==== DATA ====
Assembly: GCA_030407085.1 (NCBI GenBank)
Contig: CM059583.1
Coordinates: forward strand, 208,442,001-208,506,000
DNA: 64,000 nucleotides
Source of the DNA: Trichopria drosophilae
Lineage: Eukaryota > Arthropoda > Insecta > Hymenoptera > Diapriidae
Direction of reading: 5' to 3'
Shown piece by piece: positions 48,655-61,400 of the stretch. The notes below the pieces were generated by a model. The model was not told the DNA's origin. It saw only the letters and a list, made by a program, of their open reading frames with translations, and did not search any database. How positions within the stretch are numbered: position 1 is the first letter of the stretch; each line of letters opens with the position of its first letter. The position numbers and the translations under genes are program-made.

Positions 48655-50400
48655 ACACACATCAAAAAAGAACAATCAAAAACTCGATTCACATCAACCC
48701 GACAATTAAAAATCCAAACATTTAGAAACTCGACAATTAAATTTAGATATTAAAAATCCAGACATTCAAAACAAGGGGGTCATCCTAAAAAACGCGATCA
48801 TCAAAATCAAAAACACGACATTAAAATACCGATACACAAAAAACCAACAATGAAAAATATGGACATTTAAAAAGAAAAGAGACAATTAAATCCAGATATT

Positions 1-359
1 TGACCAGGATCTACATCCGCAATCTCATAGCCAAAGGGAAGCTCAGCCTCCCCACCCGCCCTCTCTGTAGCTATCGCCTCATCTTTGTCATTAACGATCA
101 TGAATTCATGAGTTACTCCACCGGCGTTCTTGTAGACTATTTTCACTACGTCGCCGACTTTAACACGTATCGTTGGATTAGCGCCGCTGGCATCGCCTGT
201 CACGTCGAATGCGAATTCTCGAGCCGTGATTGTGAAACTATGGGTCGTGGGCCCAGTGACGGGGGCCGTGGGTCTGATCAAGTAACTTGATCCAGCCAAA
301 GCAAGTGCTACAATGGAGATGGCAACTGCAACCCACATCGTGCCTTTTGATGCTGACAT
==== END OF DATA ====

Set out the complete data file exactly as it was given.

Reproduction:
Assembly: GCA_030407085.1 (NCBI GenBank)
Contig: CM059583.1
Coordinates: forward strand, 208,442,001-208,506,000
DNA: 64,000 nucleotides
Source of the DNA: Trichopria drosophilae
Lineage: Eukaryota > Arthropoda > Insecta > Hymenoptera > Diapriidae
Direction of reading: 5' to 3'
Shown piece by piece: positions 48,655-61,400 of the stretch. The notes below the pieces were generated by a model. The model was not told the DNA's origin. It saw only the letters and a list, made by a program, of their open reading frames with translations, and did not search any database. How positions within the stretch are numbered: position 1 is the first letter of the stretch; each line of letters opens with the position of its first letter. The position numbers and the translations under genes are program-made.

Positions 48655-50400
48655 ACACACATCAAAAAAGAACAATCAAAAACTCGATTCACATCAACCC
48701 GACAATTAAAAATCCAAACATTTAGAAACTCGACAATTAAATTTAGATATTAAAAATCCAGACATTCAAAACAAGGGGGTCATCCTAAAAAACGCGATCA
48801 TCAAAATCAAAAACACGACATTAAAATACCGATACACAAAAAACCAACAATGAAAAATATGGACATTTAAAAAGAAAAGAGACAATTAAATCCAGATATT

Positions 1-359
1 TGACCAGGATCTACATCCGCAATCTCATAGCCAAAGGGAAGCTCAGCCTCCCCACCCGCCCTCTCTGTAGCTATCGCCTCATCTTTGTCATTAACGATCA
101 TGAATTCATGAGTTACTCCACCGGCGTTCTTGTAGACTATTTTCACTACGTCGCCGACTTTAACACGTATCGTTGGATTAGCGCCGCTGGCATCGCCTGT
201 CACGTCGAATGCGAATTCTCGAGCCGTGATTGTGAAACTATGGGTCGTGGGCCCAGTGACGGGGGCCGTGGGTCTGATCAAGTAACTTGATCCAGCCAAA
301 GCAAGTGCTACAATGGAGATGGCAACTGCAACCCACATCGTGCCTTTTGATGCTGACAT